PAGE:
Seren Stacey

Seren Stacey

25 January // Ionawr – 5 March // Mawrth 2016

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Seren Stacey is a Llandysul artist who uses her observations of the natural world to create subtle interventions and site responsive works.

For Oriel Blodau Bach Stacey has created a colour chart of New Inn Village. Using walks around the village and a love of paint charts as her inspiration, the piece celebrates the small details of a place and the shifting moments of colour and beauty which you could drive past everyday and never notice. Each of the colours collected around the village has been given a name to create a comprehensive compendium of all of the colours of New Inn.


 

Seren Stacey has been developing her practice as an artist since graduating with a degree in textiles from Winchester School of Art. Her practice is brought together more by a certain attention to detail than any particular medium or subject matter. Works in recent years have involved film, installation and site responsive pieces but textiles and photography have often had a place in her work. Pieces with very different mediums and subjects are brought together by an interest in turning a microscope on the world and picking out the small details which make it beautiful.

The piece currently showing at Oriel Blodau Bach has its roots in earlier projects which explore ideas of place. Stacey has used the setting of the gallery itself as inspiration and used the unassuming village of New Inn where it is situated as her palate, creating a colour chart using photographs from various walks through the village.

Stacey picks out details from the photographs she takes and colours and textures are used to bring out aspects of the scenery and given names inspired by paint charts. The piece uses this lighthearted platform to investigate our relationship with the world around us. This seems particularly pertinent in New Inn which is a village arranged around a big through road. Drivers can pass through it everyday on their commute without noticing which village they are in or taking away the smallest detail which might be recalled later.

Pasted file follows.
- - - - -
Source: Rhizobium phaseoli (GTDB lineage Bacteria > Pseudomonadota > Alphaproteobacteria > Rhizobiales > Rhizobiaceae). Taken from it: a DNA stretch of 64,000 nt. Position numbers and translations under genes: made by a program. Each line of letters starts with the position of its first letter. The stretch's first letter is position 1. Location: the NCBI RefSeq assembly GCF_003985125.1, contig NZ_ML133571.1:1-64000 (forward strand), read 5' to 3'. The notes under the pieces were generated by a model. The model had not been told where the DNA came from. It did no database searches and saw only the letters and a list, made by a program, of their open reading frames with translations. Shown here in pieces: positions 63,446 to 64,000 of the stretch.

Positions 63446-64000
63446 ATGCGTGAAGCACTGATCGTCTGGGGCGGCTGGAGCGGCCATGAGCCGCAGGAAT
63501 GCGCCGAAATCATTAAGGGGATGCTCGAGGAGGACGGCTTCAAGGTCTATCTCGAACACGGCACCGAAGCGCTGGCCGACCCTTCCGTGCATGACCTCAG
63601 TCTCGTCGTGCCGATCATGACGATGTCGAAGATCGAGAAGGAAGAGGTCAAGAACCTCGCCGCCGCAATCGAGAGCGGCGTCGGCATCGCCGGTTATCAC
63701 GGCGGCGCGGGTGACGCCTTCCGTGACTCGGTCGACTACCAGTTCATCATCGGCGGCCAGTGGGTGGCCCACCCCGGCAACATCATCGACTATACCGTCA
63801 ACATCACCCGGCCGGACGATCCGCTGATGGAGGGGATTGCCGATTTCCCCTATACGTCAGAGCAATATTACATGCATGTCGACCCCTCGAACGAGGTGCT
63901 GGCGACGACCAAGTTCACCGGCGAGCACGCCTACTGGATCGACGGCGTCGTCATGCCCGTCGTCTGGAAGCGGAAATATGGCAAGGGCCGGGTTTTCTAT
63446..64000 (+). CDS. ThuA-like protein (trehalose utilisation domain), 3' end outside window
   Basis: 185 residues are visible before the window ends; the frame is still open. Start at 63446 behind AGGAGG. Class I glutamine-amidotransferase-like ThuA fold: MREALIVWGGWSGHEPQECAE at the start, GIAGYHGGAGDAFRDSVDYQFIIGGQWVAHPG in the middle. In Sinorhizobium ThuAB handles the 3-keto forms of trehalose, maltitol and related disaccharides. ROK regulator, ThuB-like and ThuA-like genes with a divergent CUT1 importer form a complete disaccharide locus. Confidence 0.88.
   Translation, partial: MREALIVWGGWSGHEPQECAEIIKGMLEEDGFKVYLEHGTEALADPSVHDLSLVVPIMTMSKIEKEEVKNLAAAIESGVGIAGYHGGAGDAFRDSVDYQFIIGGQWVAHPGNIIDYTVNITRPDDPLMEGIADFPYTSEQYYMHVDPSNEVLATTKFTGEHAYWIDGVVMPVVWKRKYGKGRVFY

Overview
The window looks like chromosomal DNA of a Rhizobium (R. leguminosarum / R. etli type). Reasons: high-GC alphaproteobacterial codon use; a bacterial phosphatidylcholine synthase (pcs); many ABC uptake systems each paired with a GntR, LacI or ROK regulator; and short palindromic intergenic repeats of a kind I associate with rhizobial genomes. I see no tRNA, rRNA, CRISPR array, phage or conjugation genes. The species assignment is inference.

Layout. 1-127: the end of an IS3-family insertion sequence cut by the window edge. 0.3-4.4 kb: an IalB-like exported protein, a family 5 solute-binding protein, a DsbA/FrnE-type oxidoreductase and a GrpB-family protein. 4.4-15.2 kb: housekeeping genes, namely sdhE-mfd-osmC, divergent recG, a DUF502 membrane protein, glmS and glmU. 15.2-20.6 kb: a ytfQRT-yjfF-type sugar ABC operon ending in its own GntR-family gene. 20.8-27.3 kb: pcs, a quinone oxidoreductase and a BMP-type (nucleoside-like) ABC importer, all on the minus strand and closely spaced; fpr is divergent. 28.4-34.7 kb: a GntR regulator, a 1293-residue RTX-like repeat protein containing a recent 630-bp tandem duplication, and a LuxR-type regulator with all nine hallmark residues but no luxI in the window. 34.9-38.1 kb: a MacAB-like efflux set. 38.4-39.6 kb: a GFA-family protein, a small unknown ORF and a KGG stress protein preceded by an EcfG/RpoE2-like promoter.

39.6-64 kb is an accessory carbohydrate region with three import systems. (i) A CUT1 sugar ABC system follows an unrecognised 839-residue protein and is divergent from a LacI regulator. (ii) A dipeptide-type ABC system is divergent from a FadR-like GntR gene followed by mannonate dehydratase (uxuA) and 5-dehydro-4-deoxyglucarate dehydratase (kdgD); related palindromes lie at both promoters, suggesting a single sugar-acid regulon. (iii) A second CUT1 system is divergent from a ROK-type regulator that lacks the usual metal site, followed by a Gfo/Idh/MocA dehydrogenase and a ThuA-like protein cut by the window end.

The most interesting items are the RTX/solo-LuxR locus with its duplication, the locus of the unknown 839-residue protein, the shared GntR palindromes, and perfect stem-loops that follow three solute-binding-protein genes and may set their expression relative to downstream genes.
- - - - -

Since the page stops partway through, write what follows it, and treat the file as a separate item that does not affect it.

Stacey captures and magnifies those details that are lost to so many and this forms the basis for an inspection of our relationship with the landscapes around us. Even the places we walk through everyday can be whitewashed by familiarity and the work explores what happens when we turn our attention to the small scenes and accidental arrangements around us. In the piece the landscape is transformed and the viewer is offered a different viewpoint on the everyday. Tractor tyres and net curtains are abstracted and become new forms – patchwork pieces in the collage of a place – words in a lexicon that can be arranged in to a million different ideas and phrases.

Perhaps the piece, like the village, is about stories. The names on the images are a demonstration of how even in a scrap of colour or the pattern of moss on a wall we find compositions, narratives and histories. The world around us interacts not only with the senses but with the imagination and the viewer is offered a glimpse of all the stories and tales, real or imagined, that can be discovered in it.

The exhibition continues until 5 March.

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